DEV Community

loading...
Cover image for Building a Software Survey using Blazor - Part 11 - Azure DevOps

Building a Software Survey using Blazor - Part 11 - Azure DevOps

redfolder profile image Mark Taylor Originally published at red-folder.com ・4 min read

I've decided to write a small survey site using Blazor. Part of this is an excuse to learn Blazor.

As I learn with Blazor I will blog about it as a series of articles.

This series of articles is not intended to be a training course for Blazor - rather my thought process as I go through learning to use the product.

Earlier articles in this series:


I generally use Azure DevOps for my personal projects. Azure DevOps is described as:

"Azure DevOps provides developer services to support teams to plan work, collaborate on code development, and build and deploy applications." Source

And for the purposed of Continious Integration, Delivery and Deployment, I use the Pipelines service of Azure DevOps.

What's in a name?

Personally I'd rather that Microsoft marketing hadn't decided to use the name "DevOps" for the collected services.

I can understand why they chose it - but it only adds to the confusion over what DevOps is.

DevOps is not a product. DevOps is not a job role. DevOps is much wider than that.

I love the definition of DevOps from Donovan Brown (of Microsoft):

"DevOps is the union of people, process, and products to enable continuous delivery of value to our end users." Source

I actually preferred the services pervious name "Visual Studio Team Services" or "VSTS" - but I can also see that as being rather limiting.

Pipelines

The Pipelines service of Azure DevOps provides build and deployment services similar to Circle CI, TeamCity, Jenkins, Octopus Deploy, etc.

It often seems to be overlooked as a CI/ CD tool - but is actually very good.

For this project, I defined 3 "pipelines":

  • Build, Test and Deploy
  • Production Smoke Test
  • E2E Test

The Build, Test and Deploy pipeline

As the name suggests, on commit of any change to Github, the pipeline will build, test and deploy the Blazor Server app to an Azure App Service.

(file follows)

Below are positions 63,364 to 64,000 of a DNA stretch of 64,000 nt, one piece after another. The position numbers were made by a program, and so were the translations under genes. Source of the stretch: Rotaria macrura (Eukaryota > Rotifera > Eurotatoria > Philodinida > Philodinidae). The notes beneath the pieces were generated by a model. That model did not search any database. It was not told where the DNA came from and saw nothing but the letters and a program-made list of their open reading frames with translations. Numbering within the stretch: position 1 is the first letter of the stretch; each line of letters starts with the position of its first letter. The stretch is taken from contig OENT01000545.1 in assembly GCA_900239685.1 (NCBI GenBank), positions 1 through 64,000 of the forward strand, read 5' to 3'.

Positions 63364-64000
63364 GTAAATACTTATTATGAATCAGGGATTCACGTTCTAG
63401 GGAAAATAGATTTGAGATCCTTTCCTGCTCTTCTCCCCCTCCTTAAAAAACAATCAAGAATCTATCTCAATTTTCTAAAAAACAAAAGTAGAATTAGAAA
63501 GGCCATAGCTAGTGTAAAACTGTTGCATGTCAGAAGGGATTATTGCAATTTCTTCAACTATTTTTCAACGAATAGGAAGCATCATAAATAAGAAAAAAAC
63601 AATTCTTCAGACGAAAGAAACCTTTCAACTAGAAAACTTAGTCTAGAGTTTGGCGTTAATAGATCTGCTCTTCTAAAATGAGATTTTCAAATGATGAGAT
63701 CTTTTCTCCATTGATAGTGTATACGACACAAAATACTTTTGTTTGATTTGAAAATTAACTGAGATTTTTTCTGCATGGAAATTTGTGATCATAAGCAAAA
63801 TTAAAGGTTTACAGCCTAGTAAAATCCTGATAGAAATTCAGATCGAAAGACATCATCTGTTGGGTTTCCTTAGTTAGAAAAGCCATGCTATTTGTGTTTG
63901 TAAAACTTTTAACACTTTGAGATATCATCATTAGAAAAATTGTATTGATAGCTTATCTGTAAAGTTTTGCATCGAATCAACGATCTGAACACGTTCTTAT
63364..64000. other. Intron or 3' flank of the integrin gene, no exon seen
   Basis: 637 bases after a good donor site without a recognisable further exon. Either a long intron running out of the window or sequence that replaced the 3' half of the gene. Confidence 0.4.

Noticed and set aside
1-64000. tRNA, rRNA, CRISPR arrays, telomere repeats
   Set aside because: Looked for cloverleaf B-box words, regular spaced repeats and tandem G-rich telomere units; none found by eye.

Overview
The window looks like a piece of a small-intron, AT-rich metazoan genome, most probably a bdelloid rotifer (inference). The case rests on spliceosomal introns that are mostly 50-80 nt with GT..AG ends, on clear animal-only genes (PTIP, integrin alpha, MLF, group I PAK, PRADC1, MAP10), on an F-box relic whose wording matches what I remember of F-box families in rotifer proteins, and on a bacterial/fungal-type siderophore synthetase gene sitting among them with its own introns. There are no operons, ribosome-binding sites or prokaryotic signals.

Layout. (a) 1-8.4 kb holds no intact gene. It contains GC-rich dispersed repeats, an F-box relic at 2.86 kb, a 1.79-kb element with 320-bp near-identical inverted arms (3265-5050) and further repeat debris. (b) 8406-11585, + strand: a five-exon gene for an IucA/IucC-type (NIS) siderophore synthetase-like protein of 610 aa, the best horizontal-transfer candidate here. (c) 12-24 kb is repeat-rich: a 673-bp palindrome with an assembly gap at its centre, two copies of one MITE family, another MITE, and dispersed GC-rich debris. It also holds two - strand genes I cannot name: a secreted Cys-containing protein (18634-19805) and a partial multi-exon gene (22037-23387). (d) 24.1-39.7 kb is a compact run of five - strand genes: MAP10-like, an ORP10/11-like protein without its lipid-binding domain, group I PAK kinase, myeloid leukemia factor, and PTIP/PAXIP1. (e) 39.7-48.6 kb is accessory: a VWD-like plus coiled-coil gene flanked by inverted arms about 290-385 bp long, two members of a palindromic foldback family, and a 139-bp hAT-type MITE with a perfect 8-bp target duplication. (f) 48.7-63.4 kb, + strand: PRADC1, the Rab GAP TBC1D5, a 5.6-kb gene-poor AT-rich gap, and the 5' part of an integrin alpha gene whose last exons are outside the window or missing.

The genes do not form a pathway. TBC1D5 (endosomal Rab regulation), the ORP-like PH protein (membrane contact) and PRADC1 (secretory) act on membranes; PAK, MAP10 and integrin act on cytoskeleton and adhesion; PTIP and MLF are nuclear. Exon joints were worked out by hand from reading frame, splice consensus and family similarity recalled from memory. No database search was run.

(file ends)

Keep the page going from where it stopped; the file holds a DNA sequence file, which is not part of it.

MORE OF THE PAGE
The pipelines will:

  • Restore nuget packages
  • Build the Software Survey solution
  • Run the Unit Tests (the SoftwareSurvey.UnitTests and SoftwareSurvey.Models.UnitTests projects)
  • Publish the Software Survey app
  • Deploy to the Software Survey app to Azure App Services
  • Copy and Publish the End to End Tests (the SoftwareSurvey.E2ETests project)

This is all fairly standard stuff - the YAML for the pipeline can be found here on GitHub.

The Production Smoke Test pipeline

The Production Smoke Test was scheduled to run every hour while the survey was open (the month of September).

The Production Smoke Test would use the End to End tests Published by the Buid, Test and Deploy pipeline to run them against the production site.

I was effectively using the pipeline to run a synthetic transaction through the production app on a regular basis - using the standard pipeline notification capability to alert if the test failed.

The pipeline will:

  • Download the E2E Tests (from the Build, Test and Deploy pipeline) to the agent
  • Configure the Chrome Web Driver (needed for the End to End tests)
  • Run the test
  • Publish the final screen of the test - this allowed me to review what the app looked like if the test failed

The YAML for this pipeline can be found here on GitHub.

The E2E Test pipeline

This is the most complicated of the pipelines - and the least used.

I wanted a full end to end build of the environment, deploy the app, test it and destroy the environment pipeline - and this is it.

I generally only run this manually - but in a client environment, I would probably look to incorporate into the Build, Test and Deploy.

Because this is standing up Azure services (Cosmos DB and SignalR), this test does take longer to run (just over 20 minutes).

The pipeline will:

  • Create the Azure environment - using ARM template generated by Bicep that I talked about in part 10
  • Get the output values from the ARM template - these are used later when running the E2E tests
  • Download the app (from Build, Test and Deploy pipeline)
  • Deploy the app new environment
  • Download the E2E Tests (from the Build, Test and Deploy pipeline) to the agent
  • Configure the Chrome Web Driver (needed for the End to End tests)
  • Run the test
  • Publish the final screen of the test
  • Remove the Azure environment

The YAML for this pipeline can be found here on GitHub

Key takeaway for Blazor Server

In short, when it comes to CI/ CD - there isn't really anything special we need to do for Blazor Server. It’s just like deploying any ASP.Net application.

Yes we may need different services to support it (mainly the SignalR), but that is just part of the ARM setup (assuming you deploy from scratch).

In the next article, I'll talk about pulling all of this together for the final solution.

Discussion (0)

pic
Editor guide